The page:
‘I’d rather fucking die, old man!’

‘So be it.’

The axe struck the albino’s head from his shoulders, and Kell turned his back on the twitching corpse showing a cross-section of spine and gristle, his mind sour, mood dropping fast into a brooding bitter pit. This wasn’t supposed to be his life. No more killing! He was a retired soldier. An old warrior. He no longer walked the mountains, battle-axe in hand, coated in the blood and gore of the slain. Kell shook his head, mouth grim. But then, the Gods mocked him, yes? The Gods were fickle; they would see to it any retirement Kell sought was blighted with misery.


‘Damn them.’ Kell moved to the steps, peering out into ice-smoke. He nodded to himself. It had to be blood-oil magick. No natural mist moved like this: organic, like coils of snakes in a bucket. Shivering, Kell moved swiftly down the steps and ice-smoke bit his hands, making him yelp. He ran back up to his apartment and pulled on heavy layers of clothing, a thick hat with fur-lined ear-flaps, and a bulky, bear-skin jerkin which broadened Kell from his already considerable width of chest. Finally, Kell pulled on high-quality leather gloves and stepped back into the mist. He moved down wooden stairs and stood on a mixture of snow and cobbles, his face tingling. All around, the mist shrouded him in silence; it was a padded world. The air was muffled. Reduced. Shrunk. Kell strode to a nearby wall, and was reassured by the rough reality of black stone. So, he thought. I’m not a victim of a savage, drunken nightmare after all! He laughed at that. It felt like it.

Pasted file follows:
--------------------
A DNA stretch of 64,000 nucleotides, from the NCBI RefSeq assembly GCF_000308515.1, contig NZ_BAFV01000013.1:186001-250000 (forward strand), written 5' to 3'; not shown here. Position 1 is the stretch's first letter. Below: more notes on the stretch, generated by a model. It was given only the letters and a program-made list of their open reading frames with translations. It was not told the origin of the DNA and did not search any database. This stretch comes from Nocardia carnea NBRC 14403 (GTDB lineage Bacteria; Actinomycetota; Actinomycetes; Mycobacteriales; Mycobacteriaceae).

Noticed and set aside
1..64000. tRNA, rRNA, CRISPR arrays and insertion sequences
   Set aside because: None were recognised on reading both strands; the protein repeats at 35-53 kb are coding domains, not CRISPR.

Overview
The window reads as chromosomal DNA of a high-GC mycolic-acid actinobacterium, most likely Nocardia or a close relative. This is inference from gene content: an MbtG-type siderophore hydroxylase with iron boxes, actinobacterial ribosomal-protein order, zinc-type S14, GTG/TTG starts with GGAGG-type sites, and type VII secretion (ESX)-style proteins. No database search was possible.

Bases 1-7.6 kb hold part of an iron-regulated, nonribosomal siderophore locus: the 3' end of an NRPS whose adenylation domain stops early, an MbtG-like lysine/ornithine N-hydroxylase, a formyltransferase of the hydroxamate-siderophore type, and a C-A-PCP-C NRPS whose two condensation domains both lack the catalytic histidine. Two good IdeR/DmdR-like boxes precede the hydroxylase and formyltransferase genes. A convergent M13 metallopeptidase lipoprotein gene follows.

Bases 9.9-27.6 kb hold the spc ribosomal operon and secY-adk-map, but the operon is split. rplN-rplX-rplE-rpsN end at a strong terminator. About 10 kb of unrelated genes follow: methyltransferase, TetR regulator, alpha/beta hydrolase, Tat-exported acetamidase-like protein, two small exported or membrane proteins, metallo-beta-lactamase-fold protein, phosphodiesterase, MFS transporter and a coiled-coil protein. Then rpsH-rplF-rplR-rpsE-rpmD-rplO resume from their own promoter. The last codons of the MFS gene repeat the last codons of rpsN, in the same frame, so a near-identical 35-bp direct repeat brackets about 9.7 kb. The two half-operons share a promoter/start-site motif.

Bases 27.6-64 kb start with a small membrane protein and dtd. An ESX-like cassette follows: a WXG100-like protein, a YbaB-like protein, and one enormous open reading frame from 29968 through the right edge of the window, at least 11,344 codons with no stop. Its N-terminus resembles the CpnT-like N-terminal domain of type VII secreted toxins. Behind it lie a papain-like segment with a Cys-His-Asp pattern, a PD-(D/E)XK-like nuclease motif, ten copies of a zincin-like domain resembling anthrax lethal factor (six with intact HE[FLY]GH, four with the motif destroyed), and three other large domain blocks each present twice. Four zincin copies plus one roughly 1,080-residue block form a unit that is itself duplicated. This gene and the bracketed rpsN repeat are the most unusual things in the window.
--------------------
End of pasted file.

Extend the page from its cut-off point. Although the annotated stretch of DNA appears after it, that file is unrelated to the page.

Head pounding, Kell moved warily down the street towards the market. The cobbled road dropped towards the Selenau River, then curved east in a broad arc and wound up the hill towards rows of expensive villas and Jalder University beyond. Kell reached the edge of the market, and stopped. There was a body on the ground, mist curling around withered, ancient limbs. Frowning, Kell dropped to one knee and reached out. He touched dry, crisp flesh, and cried out, shocked-

Boots thudded at him from the white, and a sword slashed for his head. His axe came up at the last moment, and there was clash of steel. Kell rammed his left fist into the soldier’s midriff, heard the ‘whoosh’ of expelled air as the man doubled over. Kell stood, and stamped on the man’s head, his heavy boot crushing the albino’s skull as more came from the mist and Kell, shock and realisation slamming through him, recognised that he was outnumbered and his brow furrowed and dark thoughts shot through his brain and his blood was pumping, fired now, a deep pulsing rhythm, and he hadn’t wanted this, he’d left this behind and it was back again, drawing him in, drawing him onto the knife edge of–